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The Dominator Is Back
Kostya Kennedy
January 12, 1998
Dominik Hasek's dazzling return to form may even save his coach's job, Stop the slashing, Sleepless in Ottawa
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January 12, 1998

The Dominator Is Back

Dominik Hasek's dazzling return to form may even save his coach's job, Stop the slashing, Sleepless in Ottawa

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Dominik Hasek says the Sabres are playing well around him (which they are) and that he's getting lucky bounces (which he is), but that doesn't explain his sudden and gaudy string of goose eggs in a season in which, until last month, he had been no blanking good. "He turned it around when he was finally able to ignore the boos and concentrate on the puck," says general manager Darcy Regier.

After flopping in his first 20 games of 1997-98 (he had an unsightly 3.35 goals-against average and an .895 save percentage after last season's 2.27 GAA and .930 save percentage), the world's best goalie is back. Hasek had six shutouts in December, which tied an NHL single-month record and was one more than he had last season, when he was the league's MVP. Improbably, the run came after Buffalo's faithful had turned on him for his poor start and in lingering fury over his feud with Ted Nolan, which had led to the departure of the popular coach, who declined the team's underwhelming one-year extension after his contract ran out last season. For a man who routinely throws himself facefirst into hurtling pucks, Hasek proved to have a fragile psyche. "I had never been booed," he says. "It was hard for me to play some nights."

The turning point came on Nov. 28, the night Rangers center Pat LaFontaine, the former Sabres star, made his return to Buffalo. LaFontaine was lauded loudly by an emotional sellout crowd, which in turn jeered the struggling home team. Hasek allowed three even-strength goals in a 3-3 tie, and afterward fans were waiting outside Marine Midland Arena to scream abuse at him as he stepped into the cold night. It was then that Hasek knew he had to block out da noise to get outta his funk. "Dom changed after that night," says Regier. "He realized he couldn't listen to what people said, and he couldn't control the crowd. He could only control the game. He became totally focused."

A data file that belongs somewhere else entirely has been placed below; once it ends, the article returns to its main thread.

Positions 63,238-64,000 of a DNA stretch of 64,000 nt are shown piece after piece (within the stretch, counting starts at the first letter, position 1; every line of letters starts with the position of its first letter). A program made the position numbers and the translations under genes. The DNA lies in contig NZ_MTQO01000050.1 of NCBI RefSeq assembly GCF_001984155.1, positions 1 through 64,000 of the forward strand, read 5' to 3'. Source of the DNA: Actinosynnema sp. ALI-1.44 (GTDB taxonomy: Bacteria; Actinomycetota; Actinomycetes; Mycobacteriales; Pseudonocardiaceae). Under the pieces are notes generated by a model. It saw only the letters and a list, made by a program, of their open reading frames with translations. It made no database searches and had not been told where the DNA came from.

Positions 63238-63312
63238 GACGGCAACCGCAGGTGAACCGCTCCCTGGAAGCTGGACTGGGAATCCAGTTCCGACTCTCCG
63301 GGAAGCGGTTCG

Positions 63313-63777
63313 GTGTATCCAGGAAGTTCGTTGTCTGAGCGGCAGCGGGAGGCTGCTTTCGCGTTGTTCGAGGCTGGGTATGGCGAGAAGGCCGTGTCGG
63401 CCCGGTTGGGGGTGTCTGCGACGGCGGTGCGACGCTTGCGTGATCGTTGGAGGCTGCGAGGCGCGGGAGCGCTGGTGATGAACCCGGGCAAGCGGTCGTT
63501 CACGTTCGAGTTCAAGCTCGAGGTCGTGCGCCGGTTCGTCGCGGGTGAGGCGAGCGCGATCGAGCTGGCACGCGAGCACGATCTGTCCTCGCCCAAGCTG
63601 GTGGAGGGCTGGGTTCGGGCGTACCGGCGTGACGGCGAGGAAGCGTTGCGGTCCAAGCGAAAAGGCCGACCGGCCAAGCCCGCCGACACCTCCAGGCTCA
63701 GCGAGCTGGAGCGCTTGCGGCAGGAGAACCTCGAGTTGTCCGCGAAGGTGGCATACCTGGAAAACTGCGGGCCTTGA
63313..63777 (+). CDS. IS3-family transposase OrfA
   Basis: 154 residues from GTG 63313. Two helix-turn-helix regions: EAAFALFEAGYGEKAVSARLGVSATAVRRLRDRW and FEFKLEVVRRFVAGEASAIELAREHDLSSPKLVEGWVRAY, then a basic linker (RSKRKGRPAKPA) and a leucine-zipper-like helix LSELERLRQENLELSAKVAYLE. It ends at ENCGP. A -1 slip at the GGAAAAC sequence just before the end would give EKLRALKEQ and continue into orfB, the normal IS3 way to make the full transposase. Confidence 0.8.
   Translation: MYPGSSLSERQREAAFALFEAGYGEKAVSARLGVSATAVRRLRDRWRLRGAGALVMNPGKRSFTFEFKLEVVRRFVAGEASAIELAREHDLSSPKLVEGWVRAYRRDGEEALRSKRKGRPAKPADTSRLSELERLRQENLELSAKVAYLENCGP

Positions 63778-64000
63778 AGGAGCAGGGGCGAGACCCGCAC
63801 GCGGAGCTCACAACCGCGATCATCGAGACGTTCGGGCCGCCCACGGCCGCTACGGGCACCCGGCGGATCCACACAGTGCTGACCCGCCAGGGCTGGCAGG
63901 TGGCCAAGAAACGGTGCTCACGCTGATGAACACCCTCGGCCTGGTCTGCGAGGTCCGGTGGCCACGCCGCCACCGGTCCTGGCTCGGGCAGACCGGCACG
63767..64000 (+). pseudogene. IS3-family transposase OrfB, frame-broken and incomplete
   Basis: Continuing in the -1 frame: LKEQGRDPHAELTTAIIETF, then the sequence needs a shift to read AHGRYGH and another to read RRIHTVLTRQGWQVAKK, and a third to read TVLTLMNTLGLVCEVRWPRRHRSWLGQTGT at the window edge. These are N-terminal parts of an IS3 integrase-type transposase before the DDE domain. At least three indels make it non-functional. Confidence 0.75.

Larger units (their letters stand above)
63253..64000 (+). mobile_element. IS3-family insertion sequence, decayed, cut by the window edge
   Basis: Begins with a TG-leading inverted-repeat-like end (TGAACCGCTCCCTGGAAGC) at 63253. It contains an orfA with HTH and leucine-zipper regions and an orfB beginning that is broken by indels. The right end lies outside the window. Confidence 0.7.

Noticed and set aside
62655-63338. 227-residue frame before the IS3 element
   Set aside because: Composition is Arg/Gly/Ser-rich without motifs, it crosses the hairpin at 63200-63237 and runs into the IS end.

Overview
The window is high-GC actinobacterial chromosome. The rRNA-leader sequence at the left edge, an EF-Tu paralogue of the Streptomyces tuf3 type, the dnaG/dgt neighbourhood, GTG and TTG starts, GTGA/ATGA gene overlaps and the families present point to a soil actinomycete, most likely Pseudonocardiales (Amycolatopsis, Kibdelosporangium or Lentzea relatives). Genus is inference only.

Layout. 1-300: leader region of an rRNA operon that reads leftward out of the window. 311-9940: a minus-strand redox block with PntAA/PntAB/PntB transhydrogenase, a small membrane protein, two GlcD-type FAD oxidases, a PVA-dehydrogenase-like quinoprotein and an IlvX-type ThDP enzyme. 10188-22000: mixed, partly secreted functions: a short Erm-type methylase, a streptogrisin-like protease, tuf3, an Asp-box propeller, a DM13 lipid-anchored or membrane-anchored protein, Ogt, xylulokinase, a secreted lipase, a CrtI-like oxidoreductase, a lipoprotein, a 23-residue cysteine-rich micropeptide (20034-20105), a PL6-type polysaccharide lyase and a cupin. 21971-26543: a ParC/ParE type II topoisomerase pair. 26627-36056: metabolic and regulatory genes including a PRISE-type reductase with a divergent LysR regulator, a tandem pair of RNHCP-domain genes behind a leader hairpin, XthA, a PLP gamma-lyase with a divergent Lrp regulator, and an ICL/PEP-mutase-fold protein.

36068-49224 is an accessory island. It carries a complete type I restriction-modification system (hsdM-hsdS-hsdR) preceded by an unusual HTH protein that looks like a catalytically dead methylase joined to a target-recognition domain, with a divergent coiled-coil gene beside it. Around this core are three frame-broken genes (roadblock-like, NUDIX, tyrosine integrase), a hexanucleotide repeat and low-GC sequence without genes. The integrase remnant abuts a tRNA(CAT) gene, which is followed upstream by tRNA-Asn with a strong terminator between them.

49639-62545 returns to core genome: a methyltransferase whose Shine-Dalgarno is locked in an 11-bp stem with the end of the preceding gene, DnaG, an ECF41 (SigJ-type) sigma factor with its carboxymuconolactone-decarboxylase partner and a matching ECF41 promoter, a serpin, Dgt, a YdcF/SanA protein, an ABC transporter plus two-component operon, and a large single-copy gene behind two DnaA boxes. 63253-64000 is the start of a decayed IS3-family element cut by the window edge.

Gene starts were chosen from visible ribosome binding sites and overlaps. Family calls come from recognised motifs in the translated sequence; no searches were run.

Hasek's improvement began on Dec. 1, when he held the Flyers to one goal, and it continued throughout the month. Then, with a chance to make history on New Year's Eve, Hasek stopped 36 shots in a 3-0 shutout over the Senators.

That same day, Sabres minority owner John Rigas signed an agreement that should enable him to take a controlling interest in the team by next month. Rigas is a Nolan supporter and has done nothing to quell rumors that with Buffalo in last place in the Northeast Division at week's end, he might bring Nolan back.

That won't be easy to do with Hasek—still anti-Nolan and the last player Rigas needs to alienate—performing phenomenally. By last Friday the Sabres had gone 7-7-2 since the LaFontaine game, and as Hasek stopped pucks with all parts of his anatomy in a 2-2 tie against the Avalanche, the Buffalo crowd roared for him time after time. Hasek's revival could be saving the job of Lindy Ruff, the coach he wants to play for.

It's Time to Act

Now that Blues star right wing Brett Hull has joined the list of marquee players who have been sidelined by slashes; now that a pair of Western Conference coaches have, according to team sources, phoned commissioner Gary Bettman to bemoan the widespread thwacking; and now that Maple Leafs coach Mike Murphy says flatly, "Slashing is way up," it's time for the league to finally do something.

"It's frustrating," says St. Louis general manager Larry Pleau, whose team lost top center Pierre Turgeon for seven weeks after his right arm was broken on a hack by the Stars' Guy Carbonneau in October and now will be without Hull for a similar period because of the broken bone in his left hand that he suffered when slashed by the Mighty Ducks' Tomas Sandstrom on Dec. 27. "But do we want to penalize every slash?"

Maybe not every slash, but a lot more than referees are calling now, because its frequency is diminishing the game. "Slashing has become a routine defensive tactic," says Brian Burke, the NHL's director of hockey operations. "We allow some of it."

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